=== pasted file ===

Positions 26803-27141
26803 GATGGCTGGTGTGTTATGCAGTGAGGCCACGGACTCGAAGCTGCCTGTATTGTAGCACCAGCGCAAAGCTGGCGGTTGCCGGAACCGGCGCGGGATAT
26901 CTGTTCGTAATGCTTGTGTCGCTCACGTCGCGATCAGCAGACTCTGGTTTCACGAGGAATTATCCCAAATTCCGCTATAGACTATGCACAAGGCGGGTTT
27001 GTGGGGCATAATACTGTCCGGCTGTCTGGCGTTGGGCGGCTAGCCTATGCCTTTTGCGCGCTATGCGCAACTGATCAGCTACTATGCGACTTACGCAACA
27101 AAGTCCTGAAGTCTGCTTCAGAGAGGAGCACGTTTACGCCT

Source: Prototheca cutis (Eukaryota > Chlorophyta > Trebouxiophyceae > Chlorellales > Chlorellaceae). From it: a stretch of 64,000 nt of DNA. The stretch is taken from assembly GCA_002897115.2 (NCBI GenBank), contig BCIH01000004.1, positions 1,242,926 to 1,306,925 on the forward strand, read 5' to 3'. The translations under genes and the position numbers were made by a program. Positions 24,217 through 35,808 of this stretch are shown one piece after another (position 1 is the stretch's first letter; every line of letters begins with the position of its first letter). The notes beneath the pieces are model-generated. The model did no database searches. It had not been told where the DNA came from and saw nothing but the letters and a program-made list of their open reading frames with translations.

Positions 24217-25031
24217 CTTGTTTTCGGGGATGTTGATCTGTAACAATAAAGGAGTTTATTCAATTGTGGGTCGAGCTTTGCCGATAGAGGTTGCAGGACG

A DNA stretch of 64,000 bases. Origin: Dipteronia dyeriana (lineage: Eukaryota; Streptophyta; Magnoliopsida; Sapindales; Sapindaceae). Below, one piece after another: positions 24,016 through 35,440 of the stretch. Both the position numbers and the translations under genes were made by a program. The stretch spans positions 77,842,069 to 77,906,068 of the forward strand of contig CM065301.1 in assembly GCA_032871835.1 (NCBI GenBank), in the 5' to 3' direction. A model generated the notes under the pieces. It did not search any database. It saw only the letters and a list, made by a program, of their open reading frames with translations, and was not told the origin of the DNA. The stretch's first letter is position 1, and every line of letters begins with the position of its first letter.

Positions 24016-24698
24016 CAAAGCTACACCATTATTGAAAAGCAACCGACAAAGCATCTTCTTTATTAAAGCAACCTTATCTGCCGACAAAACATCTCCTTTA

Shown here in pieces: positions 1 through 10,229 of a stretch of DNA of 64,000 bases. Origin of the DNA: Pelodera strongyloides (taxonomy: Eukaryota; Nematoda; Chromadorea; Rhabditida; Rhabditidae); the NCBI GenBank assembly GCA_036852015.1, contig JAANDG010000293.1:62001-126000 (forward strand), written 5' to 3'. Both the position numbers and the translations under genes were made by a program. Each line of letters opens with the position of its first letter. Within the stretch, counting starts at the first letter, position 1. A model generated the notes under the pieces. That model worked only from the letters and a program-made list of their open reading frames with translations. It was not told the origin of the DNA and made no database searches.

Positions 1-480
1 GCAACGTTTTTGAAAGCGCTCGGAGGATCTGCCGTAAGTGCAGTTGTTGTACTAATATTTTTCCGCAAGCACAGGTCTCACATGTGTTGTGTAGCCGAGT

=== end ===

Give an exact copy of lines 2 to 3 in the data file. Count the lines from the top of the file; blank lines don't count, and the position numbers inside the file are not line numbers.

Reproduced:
26803 GATGGCTGGTGTGTTATGCAGTGAGGCCACGGACTCGAAGCTGCCTGTATTGTAGCACCAGCGCAAAGCTGGCGGTTGCCGGAACCGGCGCGGGATAT
26901 CTGTTCGTAATGCTTGTGTCGCTCACGTCGCGATCAGCAGACTCTGGTTTCACGAGGAATTATCCCAAATTCCGCTATAGACTATGCACAAGGCGGGTTT